Based on the numbers at three Fulton County polling precinct, the Election Day turnout in the Jan. 5 general runoff election could be higher than the Nov. 3 presidential election, despite the record number of residents voting early in person or via absentee ballot.

When a reporter arrived at the Sarah Smith Elementary School precinct in Buckhead at 5:19 p.m., only three residents were in line waiting to vote. But Poll Manager Timothy Gendreau said about 470 of that location’s 7,573 registered voters had already cast ballots.

“We’re more than double where we were for the general election,” he said of the Election Day turnout.

Gendreau said the precinct had no voting machine malfunctions.

“Technology-wise, we have been very lucky in that we haven’t had one (issue),” he said. “We have only one scanner, so I’m grateful we haven’t had a problem.”

But there were other issues, including voters not properly wearing masks, which were required due to the COVID-19 pandemic, Gendreau added.

“We have had people who refused to wear masks,” he said. “We’ve had people who’ve come in and tried to take pictures using their cell phones after we tell them they can’t (use) their cell phones (in the room where they vote). We’ve had that kind of stuff going on.

“We had somebody in the parking lot taking pictures of all the license plates until we got the police to get rid of them. Those are some of the fun things we’ve had.”

At the Church of the Redeemer precinct in Sandy Springs, no one was in line waiting to vote and only one resident was voting when a reporter arrived at 2:15 p.m. Poll Manager Lilian Raji she was pleased with turnout thus far at that precinct, which has nearly 4,000 registered voters but did not know how many had voted at that time.

“We’ve had busy periods and we’ve had slow periods. … We had a rush around 7 (a.m.), a slowdown and then we’re having pockets of rushes,” she said. “Turnout so far has been relatively busy, maybe a little bit busier than we expected.”

Raji said there were no problems with voting machines or with residents not properly wearing masks.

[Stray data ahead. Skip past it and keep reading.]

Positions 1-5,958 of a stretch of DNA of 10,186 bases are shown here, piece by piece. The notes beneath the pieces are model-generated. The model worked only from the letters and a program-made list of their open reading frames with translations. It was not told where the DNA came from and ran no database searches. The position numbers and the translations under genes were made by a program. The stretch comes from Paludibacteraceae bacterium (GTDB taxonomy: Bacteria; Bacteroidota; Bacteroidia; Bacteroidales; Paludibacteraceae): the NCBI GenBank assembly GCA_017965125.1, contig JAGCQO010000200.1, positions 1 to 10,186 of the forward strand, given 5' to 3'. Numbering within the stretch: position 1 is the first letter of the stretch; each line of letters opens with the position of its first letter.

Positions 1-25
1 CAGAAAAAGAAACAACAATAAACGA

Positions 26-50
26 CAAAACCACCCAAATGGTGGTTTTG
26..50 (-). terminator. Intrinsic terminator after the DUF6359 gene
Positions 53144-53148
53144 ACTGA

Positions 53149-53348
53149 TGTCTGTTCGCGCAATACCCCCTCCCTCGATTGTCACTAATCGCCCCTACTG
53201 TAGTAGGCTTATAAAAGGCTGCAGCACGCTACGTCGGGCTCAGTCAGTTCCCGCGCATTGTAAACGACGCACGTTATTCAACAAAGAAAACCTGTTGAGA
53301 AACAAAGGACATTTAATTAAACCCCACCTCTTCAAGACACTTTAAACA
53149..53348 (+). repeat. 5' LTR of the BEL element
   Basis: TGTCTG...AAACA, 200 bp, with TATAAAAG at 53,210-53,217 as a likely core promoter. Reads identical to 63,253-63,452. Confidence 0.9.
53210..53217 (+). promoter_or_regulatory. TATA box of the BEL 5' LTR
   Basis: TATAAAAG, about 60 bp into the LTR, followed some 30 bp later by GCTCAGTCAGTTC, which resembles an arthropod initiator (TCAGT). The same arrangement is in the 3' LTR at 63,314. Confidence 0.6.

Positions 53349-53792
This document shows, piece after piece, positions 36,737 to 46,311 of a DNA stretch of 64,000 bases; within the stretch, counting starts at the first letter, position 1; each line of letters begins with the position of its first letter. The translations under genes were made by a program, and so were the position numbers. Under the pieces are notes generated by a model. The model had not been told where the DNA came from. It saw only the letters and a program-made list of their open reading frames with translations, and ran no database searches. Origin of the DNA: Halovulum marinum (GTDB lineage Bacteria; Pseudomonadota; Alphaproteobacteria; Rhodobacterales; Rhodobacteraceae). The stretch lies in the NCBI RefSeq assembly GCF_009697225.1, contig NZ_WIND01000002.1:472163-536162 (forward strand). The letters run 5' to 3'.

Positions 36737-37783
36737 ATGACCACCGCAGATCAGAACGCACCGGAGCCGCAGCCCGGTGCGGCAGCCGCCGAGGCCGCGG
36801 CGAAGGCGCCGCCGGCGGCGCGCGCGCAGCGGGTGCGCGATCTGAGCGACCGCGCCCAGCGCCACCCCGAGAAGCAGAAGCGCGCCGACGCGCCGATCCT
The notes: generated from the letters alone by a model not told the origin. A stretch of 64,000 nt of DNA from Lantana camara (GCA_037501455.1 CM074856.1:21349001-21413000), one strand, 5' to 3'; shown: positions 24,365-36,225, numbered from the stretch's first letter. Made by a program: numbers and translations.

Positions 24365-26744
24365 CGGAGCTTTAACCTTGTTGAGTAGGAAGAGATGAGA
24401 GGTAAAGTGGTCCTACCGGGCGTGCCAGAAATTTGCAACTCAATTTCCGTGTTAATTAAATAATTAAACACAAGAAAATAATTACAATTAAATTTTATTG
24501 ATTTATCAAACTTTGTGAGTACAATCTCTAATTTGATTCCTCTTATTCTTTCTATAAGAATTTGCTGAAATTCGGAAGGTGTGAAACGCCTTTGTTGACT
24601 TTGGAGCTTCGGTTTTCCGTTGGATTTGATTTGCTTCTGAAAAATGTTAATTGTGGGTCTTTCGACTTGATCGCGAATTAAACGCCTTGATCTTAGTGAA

“We had one person here but it wasn’t a big issue,” she said. “I guess he didn’t know how masks work because he just covered his mouth. But once I asked him to put it over his nose, (he did).”

At the Peachtree Presbyterian Church poll location in Buckhead, nearly 200 of the about 2,400 registered voters had already cast ballots on Election Day as of 10:31 a.m. When a reporter arrived at 10:16 a.m., there was no line outside the building but five waiting inside.

“Turnout has been better than expected, more than the in-person (vote) in the presidential election,” Poll Manager Trent Allen said. “So, we’re averaging almost a voter a minute. Almost 200 have come through, and it’s stayed pretty steady, which is nice.”

According to the Fulton government website, 241,332 residents cast ballots during the early voting period Dec. 14 through 30, and another 87,739 voted via absentee ballots. Statewide, according to a CNN report, 1.7 million residents voted early and another 856,643 cast absentee ballots.

The runoff has drawn national attention because control of the U.S. Senate hangs in the balance with both of Georgia’s Senate seats on the line, with Republican incumbents David Perdue and Kelly Loeffler facing Democrats Jon Ossoff and Raphael Warnock, respectively.

In the Nov. 3 election, a record 5 million Georgians voted, including 528,777 Fulton residents. In that election, 1.3 million cast absentee ballots statewide, and in Fulton, 316, 838 voted early and 148,319 cast absentee ballots.

Back at the runoff at Peachtree Presbyterian, Allen said there were no problems with the voting machines or with residents having issues with wearing masks.

“Everyone’s had a mask,” he said. “If they don’t, we provide them. We had one lady who (said), ‘Oh, I forgot my mask and I don’t want to go home,’ and she saw we had them and was really thankful.

“Fulton County’s getting better and better with each election, and this one I feel really good about and it’s gone really smoothly.”

Gendreau said he hopes more residents will vote in this and future elections compared to the Nov. 3 one.

“Democracy works, and I was very disappointed to learn that only 69% of the eligible voters in the state of Georgia voted (in the general election), which was up 10%. I don’t understand why that’s not 90%, but that’s my own issue. I don’t care who you vote for. Just vote.”

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